Biochemical Soul Musings on Nature, Science, Evolution, Biology, and Education


Neuroscience Disproves The “Self”-Containing Soul

Most people who believe in the presence of a soul, also believe that that soul contains some sort of information about who “you” are. They believe that it contains some essence of your self, your memories, your personality.

However, there now exists within the realms of neuroscience, a plenitude of evidence that such a soul does not – cannot – exist (Note: this does not exclude other definitions of soul).

Claim 1: My soul contains the essence of my core personality.

Evidence against it: This one is quite simple. All we have to do to see that this is unlikely is look at brain injury patients. It is irrefutable fact that brain injury can lead to profound changes in personality. Therefore, if one’s personality can be fundamentally changed by brain injury, then one must argue that if a soul exists and contains your personality, then it is also damaged by brain injury. The corollary to this is that if your brain is destroyed, then the soul that contains your personality is also destroyed.

Claim 2: When I die, my soul retains my memories.

Evidence against it: Similarly, many many things can kill the cells (and their network of synaptic connections) that store your memories. Alcohol and substance abuse, brain trauma, etc. Furthermore, there are mountains of evidence that your memories are not static, that they can be changed by suggestion, or changed by time. We have all experienced change of our own memories over time, whether by repetition of embellished stories or simply by memory loss. Our memories lie solely in the physical makeup of the cells in which they are stored, much like digital data on a hard drive (though our own memory storage is much more complex and still being deciphered). Essentially the same argument as above indicates that if a soul exists, it cannot contain our memories, or alternatively, when memories are lost, so too are those parts of the soul.

More Evidence: Everything about what makes “you” you comes from an entire life’s worth of experiences – smells, laughs, people, conversations, traumatic events, feelings, etc. These are all incorporated into your memories, and they help determine your personality. You are not born exactly as you exist today. Your neural pathways, your memories, your reactions, and your emotions are all developed over time, and encoded into the unimaginably complex connections within the 100 thousand million neurons in your brain. Injury can change or erase all of this. Thus, again, if your personality and memory changes, so must the thing which holds them. If your memories and personality die, then so does that which defines them.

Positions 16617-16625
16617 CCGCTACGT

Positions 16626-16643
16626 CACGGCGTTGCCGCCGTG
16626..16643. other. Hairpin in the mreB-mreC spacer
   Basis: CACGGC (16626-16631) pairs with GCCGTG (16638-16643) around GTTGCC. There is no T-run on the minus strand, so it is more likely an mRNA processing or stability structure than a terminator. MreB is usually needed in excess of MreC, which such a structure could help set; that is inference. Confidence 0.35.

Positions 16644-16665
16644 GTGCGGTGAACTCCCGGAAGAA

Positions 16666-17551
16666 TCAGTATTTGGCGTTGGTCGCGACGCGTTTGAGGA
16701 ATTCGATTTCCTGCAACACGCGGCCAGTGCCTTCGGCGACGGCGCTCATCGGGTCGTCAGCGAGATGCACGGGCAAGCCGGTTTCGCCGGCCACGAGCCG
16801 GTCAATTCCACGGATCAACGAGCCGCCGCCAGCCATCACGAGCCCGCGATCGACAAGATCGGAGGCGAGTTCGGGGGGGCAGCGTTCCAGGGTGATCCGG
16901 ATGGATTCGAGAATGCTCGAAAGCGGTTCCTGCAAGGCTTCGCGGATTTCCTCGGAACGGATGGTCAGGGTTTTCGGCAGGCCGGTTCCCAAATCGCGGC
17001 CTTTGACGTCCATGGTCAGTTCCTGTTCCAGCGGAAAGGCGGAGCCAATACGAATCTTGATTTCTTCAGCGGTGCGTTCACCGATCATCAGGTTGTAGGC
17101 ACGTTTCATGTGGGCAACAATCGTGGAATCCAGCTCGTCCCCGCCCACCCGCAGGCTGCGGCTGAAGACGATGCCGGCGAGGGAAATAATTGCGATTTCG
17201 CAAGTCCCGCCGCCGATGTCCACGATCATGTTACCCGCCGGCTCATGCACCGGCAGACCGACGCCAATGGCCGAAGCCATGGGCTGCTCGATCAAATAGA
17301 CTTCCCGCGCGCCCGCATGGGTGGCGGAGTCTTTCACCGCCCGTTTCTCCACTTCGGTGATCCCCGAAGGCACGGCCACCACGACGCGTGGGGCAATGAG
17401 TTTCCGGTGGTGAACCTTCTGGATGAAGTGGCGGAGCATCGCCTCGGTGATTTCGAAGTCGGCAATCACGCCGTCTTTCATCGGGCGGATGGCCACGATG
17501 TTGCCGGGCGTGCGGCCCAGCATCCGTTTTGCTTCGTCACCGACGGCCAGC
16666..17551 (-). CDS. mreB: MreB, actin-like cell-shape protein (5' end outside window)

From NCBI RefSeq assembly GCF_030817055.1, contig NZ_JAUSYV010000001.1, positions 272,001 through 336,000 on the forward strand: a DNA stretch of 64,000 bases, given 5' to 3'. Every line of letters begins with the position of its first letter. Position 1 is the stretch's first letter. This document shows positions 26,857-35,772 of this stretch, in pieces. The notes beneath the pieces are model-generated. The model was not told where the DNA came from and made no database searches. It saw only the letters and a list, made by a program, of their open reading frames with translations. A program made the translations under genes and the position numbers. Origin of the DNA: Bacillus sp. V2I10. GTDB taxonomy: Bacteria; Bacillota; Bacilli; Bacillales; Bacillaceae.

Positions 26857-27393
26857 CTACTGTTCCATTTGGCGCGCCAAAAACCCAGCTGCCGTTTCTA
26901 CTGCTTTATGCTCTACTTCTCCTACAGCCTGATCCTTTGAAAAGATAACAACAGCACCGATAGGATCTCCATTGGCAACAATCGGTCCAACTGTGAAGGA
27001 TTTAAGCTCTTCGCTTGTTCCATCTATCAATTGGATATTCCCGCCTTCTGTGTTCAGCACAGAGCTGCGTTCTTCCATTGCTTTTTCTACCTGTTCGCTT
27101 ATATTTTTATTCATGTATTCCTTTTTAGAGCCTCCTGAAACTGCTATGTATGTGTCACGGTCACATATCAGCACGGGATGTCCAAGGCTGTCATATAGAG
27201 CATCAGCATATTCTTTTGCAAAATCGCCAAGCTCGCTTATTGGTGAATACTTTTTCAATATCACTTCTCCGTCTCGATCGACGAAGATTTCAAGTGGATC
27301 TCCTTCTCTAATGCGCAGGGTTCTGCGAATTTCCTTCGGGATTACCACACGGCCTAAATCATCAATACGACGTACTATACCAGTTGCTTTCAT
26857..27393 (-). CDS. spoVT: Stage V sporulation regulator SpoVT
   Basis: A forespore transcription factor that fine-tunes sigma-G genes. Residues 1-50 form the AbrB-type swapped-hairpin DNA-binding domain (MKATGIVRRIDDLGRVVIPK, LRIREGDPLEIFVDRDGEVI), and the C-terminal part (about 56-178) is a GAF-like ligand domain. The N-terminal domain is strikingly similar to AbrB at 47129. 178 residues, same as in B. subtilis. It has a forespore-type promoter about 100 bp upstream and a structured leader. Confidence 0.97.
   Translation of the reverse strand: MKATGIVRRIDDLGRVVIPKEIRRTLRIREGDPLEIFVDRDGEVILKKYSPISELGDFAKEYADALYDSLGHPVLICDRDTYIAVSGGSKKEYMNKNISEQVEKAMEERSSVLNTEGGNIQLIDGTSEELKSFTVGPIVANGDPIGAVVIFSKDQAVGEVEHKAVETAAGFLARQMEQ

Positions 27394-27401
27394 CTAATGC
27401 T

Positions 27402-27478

All of this does not and cannot rule out the possibility of the existence of some other definition of the soul. But one must wonder: if the soul does not contain my memories, personality or any other characteristics that define my “self”, then in what capacity can I say that any immortal soul is really “me”? Even if your soul lives forever, “you” as you define yourself will be as nonexistent as the brain structures that held “you.”

If brain injury could only delete parts of your personality or delete memories instead of actually changing them, then one might argue that the brain has merely lost access to those parts of the soul – that those parts of “you” are still in there. Many people make this argument - that the soul can only work through the biological machinery that exists, but it still exists independently. But the fact that both personality and memories can be changed suggests that the soul either does not exist, or that it the soul is changed in the same way that the personality or memories are. And if the soul itself is changed, that implies that it is changed similarly by complete destruction of the brain.

It seems that modern neuroscience suggests that any “soul” we contain has no real meaning in regards to containing the “self” as we define it. Thus, any immortal soul we may contain is about as significant as the immortal matter of which we consist. Sure, my energy and atoms might remain for all eternity, but is that “me?”


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  1. I guess it depends in what you define as “soul.” In pop culture, soul and spirit are used interchangeably. That is also the view of some denominations these days.

    I was taught that humans are triune beings consisting of a body, a soul and a spirit. (Thessalonians 5:23)